Tony was passionate about this. Asked how holacracy works, Tony said that many people misunderstand the concept, thinking it means eliminating all hierarchies within the business. But as he described it, “instead of being a hierarchy of people, it’s a hierarchy of purpose.”

He said it starts with something called the general company circle, the purpose of which is the same as the business’s purpose statement. Within that circle are sub-circles and roles. “And then it cascades from there for each sub-circle.” Tony also addressed reports that holacracy doesn’t seem to work for a lot of businesses. In his view, what people misunderstand is that holacracy is not a pre-packaged solution but a platform. He compares it to an iPhone that has the latest operating system but no apps. “So what we’re doing is a lot of experimentation, which is the hard work of ‘building the apps.’ Some work out great and some don’t, and we just keep iterating.”

 

Having a positive attitude and solution driven mindset certainly helps you through the rough patches. Because of all the changes with the new holacracy model Steve asked me to re-vamp the progression to fall in line with our new direction. I picked people for the circle that I thought would be the drivers of change.

 

This didn’t mean that they had the same mindset as me, in fact I purposely picked people that would challenge the whole thought process. This made for some long meetings, but in the end we came up with a great progression plan for all the merchants. We started from where I left off in 2004 being involved with creating the first progression plan. We sorted out what worked well and the opportunities we had. We restructured all the positions and had a clear path for success. We called it “Career Path”.

 

The key to any change is having a positive mindset and ever evolve. If something doesn’t work, try something else. You must keep personal emotions out of it and try to decide what’s best for everyone since we are setting the policies. If only politicians did this lol.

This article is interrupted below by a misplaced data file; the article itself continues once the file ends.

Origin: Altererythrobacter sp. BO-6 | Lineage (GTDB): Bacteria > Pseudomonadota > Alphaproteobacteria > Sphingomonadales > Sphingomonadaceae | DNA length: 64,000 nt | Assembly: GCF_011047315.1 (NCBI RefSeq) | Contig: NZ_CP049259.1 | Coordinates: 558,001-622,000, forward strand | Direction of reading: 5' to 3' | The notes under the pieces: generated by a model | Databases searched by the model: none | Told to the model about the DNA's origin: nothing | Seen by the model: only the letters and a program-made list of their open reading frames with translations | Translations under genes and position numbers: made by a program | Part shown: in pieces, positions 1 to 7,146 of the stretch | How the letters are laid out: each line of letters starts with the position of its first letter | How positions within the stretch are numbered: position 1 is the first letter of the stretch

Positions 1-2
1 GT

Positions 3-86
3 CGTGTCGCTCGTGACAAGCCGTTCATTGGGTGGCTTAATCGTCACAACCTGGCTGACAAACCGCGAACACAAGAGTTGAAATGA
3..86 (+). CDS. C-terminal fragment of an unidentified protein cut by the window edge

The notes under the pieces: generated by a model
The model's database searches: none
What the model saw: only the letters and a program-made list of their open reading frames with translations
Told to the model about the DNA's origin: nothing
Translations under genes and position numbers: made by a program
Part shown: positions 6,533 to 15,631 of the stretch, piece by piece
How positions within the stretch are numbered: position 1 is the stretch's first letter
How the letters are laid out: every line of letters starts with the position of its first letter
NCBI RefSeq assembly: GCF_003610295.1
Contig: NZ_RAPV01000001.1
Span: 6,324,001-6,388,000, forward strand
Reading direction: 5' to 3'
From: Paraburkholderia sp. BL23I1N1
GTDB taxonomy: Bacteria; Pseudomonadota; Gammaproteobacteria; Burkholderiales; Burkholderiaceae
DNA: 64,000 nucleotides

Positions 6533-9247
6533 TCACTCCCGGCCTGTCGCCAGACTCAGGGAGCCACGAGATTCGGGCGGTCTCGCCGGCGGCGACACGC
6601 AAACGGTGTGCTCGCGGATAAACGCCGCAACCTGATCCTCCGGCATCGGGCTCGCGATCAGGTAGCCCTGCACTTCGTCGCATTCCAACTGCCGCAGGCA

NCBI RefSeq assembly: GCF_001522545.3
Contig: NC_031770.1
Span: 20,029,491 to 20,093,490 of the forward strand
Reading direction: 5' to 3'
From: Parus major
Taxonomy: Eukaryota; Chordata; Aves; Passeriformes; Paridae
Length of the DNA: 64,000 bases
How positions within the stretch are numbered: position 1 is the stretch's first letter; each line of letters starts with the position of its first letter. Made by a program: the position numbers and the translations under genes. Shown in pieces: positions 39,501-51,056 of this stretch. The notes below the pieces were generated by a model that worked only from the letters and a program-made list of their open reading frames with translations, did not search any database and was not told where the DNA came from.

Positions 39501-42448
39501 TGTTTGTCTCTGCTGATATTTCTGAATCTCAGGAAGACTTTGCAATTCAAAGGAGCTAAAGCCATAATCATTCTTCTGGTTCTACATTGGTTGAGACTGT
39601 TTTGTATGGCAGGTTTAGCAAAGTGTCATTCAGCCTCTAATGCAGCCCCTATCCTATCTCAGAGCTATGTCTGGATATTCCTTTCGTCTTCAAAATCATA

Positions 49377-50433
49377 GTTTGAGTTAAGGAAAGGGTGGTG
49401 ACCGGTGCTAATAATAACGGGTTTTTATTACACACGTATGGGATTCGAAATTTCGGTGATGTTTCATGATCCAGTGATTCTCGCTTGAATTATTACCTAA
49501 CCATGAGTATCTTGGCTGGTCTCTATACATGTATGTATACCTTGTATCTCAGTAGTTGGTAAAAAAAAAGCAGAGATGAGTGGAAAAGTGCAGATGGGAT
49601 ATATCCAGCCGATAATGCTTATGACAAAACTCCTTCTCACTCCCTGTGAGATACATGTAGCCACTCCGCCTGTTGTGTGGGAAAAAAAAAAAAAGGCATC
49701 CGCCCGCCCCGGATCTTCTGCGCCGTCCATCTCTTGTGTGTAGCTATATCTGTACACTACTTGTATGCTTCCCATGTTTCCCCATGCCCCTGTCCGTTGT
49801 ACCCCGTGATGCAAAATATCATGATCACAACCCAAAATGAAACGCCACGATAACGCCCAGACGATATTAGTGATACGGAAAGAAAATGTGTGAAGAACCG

Other changes can be technology as well. Growing up, I remember earning some money and going to Tower records to get the latest Boston album. They were vinyl back then, so you had to keep away from heat and try to avoid scratching the album. Living in Fresno was challenging in keeping the heat away from my precious albums. Compact discs came out in 1982 so the album era started having a slow death.  Finally, Tower records closed in 2006.

 

VHS tapes came out in the late 70’s. so videos were now easier to watch on Tv and you could tape shows to watch later. Later in the late 90’s DVD’s came out and slowly replaced the VHS tapes. In all these cases the changes were positive and technology much improved over the previous systems. Some people have a hard time with change, however. I’m sure there are still people listening to albums and watching VHS tapes even today.

 

Another big change we are experiencing today is working from home. This started about 2 years ago with the Covid-19 outbreak. Many people and companies had to shift their mindset and settle into this new way of working. In many cases companies saved thousands by having employees work from home and in most cases the employees were more productive. In the few cases where people weren’t more productive, these individuals most likely weren’t productive to begin with or weren’t good in accepting change. Again, it’s a mindset and you have to look at the positives and solutions to be successful.

SIZES... SIZES... SIZES... SIZES...

…just sharing my story and tips from my footwear career.